LinkedIn Photo Advice : The Why, What and What Happened?


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LinkedIn, like any other social media channel, is a social networking platform. This means that people are networking with each other while revealing who they are and what they do. LinkedIn reminds you to do this when you log in by making sure your profile is 100% complete. Part of getting to 100% completion is uploading your picture, and here’s all that you need to know about why you should upload your photograph, sizing tips for a successful upload, and what could happen to your photograph if you’re not careful.

That’s right: Your profile photograph could be forcibly removed. Read on for more details.

LinkedIn Photo Advice #1 – Why Upload a Photo?

There you used to be some debate as to whether or not you should include your photo in your LinkedIn profile. The advice by some then was that including your photograph could mean that a company might not want to hire you because the fact that they saw what you actually looked like could be used against them in a discriminatory lawsuit. Everyone who commented on that blog post I link to above said there was absolutely no truth behind that argument, and I have even heard from some employment lawyers that many of their clients pass the task of sourcing talent to an impartial 3rd party, within or outside of their organization, so that there are no potential issues here.

Regardless of the above argument, there are many fundamental reasons why you want to upload a photo to your profile if you haven’t done so already:

LinkedIn Photo Advice #2 – What are LinkedIn’s Photograph Requirements?

This information actually comes straight from the source at Customer Support in Mountain View when I had problems uploading a photograph myself. Here are the requirements to pay particular attention to:

1. The file type is a JPG, PNG or GIF.

2. The file size is no larger than 4MB.

3. The pixel size is at least 80×80 and no larger than 4000×4000.

If you still have trouble uploading a picture, additional advice indicated trying to use a different browser than what you normally use.

LinkedIn Photo Advice #3 – Why Was My Photograph Removed?

My recent blog post on why your LinkedIn account may be suspended has been getting a lot of view as well as comments from those who suddenly found that they were locked out of their accounts for no reason. Imagine one day you noticed that your LinkedIn profile was naked, i.e. your profile picture was missing! I’ve never heard of this happening in Twitter or Facebook, but it does happen on LinkedIn.

First things first: I already mentioned why you don’t want to have a company logo or an irrelevant picture for your profile, so if you are still not using a personal photo, you may want to reconsider your strategy in light of the fact that your photo could be removed and your profile potentially “flagged” by LinkedIn. Otherwise, you may be asking for trouble.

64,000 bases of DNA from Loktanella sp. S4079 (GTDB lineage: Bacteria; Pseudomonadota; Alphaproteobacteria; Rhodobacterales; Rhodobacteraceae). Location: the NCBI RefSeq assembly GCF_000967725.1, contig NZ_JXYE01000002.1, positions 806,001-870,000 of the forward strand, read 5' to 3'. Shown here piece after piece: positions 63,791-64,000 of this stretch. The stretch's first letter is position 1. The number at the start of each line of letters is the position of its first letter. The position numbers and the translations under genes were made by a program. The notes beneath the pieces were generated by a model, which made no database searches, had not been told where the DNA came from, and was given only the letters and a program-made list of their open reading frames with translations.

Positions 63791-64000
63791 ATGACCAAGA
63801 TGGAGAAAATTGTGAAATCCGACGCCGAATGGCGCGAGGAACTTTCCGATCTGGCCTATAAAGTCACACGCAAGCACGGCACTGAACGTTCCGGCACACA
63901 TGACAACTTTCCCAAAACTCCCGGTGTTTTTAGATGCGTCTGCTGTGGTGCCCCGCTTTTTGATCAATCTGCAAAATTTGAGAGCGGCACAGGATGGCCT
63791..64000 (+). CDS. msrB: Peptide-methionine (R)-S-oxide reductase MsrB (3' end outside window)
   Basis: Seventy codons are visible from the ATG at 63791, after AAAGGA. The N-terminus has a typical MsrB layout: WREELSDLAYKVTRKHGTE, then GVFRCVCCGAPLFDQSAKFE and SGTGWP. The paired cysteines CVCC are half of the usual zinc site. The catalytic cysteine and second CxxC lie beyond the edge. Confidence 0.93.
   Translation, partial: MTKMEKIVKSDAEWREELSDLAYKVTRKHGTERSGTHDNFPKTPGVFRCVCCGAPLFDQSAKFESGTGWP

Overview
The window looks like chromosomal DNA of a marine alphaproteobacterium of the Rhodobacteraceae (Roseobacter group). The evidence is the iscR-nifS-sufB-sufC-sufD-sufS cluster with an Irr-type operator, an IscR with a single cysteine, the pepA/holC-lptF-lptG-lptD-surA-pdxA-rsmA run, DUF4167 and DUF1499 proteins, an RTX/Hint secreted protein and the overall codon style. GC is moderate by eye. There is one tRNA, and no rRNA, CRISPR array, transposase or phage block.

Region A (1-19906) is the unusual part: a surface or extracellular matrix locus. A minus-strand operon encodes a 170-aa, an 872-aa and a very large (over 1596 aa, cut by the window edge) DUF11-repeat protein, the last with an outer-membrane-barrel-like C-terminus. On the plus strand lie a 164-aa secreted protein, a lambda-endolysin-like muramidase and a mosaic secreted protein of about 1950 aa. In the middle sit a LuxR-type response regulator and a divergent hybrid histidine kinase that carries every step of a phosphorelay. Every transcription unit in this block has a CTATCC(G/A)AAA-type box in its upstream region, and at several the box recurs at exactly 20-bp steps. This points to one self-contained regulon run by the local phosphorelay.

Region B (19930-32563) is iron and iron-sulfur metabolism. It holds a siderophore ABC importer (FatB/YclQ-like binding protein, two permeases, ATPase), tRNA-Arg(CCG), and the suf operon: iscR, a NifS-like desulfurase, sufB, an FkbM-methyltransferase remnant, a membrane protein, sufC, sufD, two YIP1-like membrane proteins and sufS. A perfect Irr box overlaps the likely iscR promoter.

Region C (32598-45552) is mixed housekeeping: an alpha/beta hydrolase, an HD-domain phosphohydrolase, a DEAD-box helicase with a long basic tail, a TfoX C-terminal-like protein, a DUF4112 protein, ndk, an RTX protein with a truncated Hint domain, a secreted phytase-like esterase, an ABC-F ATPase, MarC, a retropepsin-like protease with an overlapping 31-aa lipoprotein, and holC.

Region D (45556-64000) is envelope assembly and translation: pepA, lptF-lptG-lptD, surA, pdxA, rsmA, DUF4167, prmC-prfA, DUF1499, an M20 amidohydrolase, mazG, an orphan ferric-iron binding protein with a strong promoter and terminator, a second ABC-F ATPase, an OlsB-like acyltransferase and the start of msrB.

The next thing that is worth mentioning is that anyone can go to a profile and, regardless of your connection status, and report to the “LI Authorities” that a photograph is either an advertisement (i.e. company logo), copyrighted material, inappropriate content, a misrepresentation, or “other.” This is probably the mechanism that alerts LinkedIn to “suspicious” photos.

It is worth noting that LinkedIn has a clear Photo Policy in its User Agreement:

LinkedIn provides the opportunity for users to upload a photograph to assist other members in recognizing that person. As a professional networking site, there are guidelines to determine which types of photos are appropriate. We consider a photo appropriate as long as it does not contain content that is copyrighted or unauthorized for public distribution and does not contain offensive content. Additionally, if your photo is not an image of yourself or does not contain an actual photograph, it is considered inappropriate. Your photo has been flagged for inappropriate elements and has been removed from your profile.

Normal users should not have any fear about the photographs that you use, but there are some people who like to use effects, like those you find on the Photo Booth application on a Mac or any picture-editing software, to make a statement about their personal brand. You see many of these types of profile pictures on other social networking sites such as Twitter and Facebook. LinkedIn, however, is holding rigid to its policy of “professional photos.” Even a gentleman who had an “Obamacon” of himself, the same profile picture that is on his Twitter page, recently had his photograph removed. I believe that the photograph definitely helps “to assist other members in recognizing that person” as pointed out in LinkedIn’s Photo Policy. Is it that disturbing that the picture had to be removed?

What do you think?

Republished with author's permission from original post.


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